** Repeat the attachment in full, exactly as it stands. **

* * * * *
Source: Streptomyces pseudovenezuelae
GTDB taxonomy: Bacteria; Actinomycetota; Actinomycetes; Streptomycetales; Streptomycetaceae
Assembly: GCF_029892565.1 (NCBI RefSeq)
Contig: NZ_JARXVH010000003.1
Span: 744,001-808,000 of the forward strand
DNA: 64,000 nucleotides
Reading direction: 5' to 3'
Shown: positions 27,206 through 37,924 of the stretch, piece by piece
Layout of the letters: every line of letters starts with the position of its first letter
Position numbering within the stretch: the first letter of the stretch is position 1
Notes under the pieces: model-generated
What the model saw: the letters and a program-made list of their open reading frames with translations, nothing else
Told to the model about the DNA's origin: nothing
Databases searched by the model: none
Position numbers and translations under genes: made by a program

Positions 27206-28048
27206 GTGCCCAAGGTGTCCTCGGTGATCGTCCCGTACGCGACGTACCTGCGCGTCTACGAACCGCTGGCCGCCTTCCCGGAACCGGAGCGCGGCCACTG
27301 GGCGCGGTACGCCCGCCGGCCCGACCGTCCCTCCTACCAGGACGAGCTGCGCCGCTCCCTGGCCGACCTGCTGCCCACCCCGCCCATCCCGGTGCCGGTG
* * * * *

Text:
Source: Streptomyces pseudovenezuelae
GTDB taxonomy: Bacteria; Actinomycetota; Actinomycetes; Streptomycetales; Streptomycetaceae
Assembly: GCF_029892565.1 (NCBI RefSeq)
Contig: NZ_JARXVH010000003.1
Span: 744,001-808,000 of the forward strand
DNA: 64,000 nucleotides
Reading direction: 5' to 3'
Shown: positions 27,206 through 37,924 of the stretch, piece by piece
Layout of the letters: every line of letters starts with the position of its first letter
Position numbering within the stretch: the first letter of the stretch is position 1
Notes under the pieces: model-generated
What the model saw: the letters and a program-made list of their open reading frames with translations, nothing else
Told to the model about the DNA's origin: nothing
Databases searched by the model: none
Position numbers and translations under genes: made by a program

Positions 27206-28048
27206 GTGCCCAAGGTGTCCTCGGTGATCGTCCCGTACGCGACGTACCTGCGCGTCTACGAACCGCTGGCCGCCTTCCCGGAACCGGAGCGCGGCCACTG
27301 GGCGCGGTACGCCCGCCGGCCCGACCGTCCCTCCTACCAGGACGAGCTGCGCCGCTCCCTGGCCGACCTGCTGCCCACCCCGCCCATCCCGGTGCCGGTG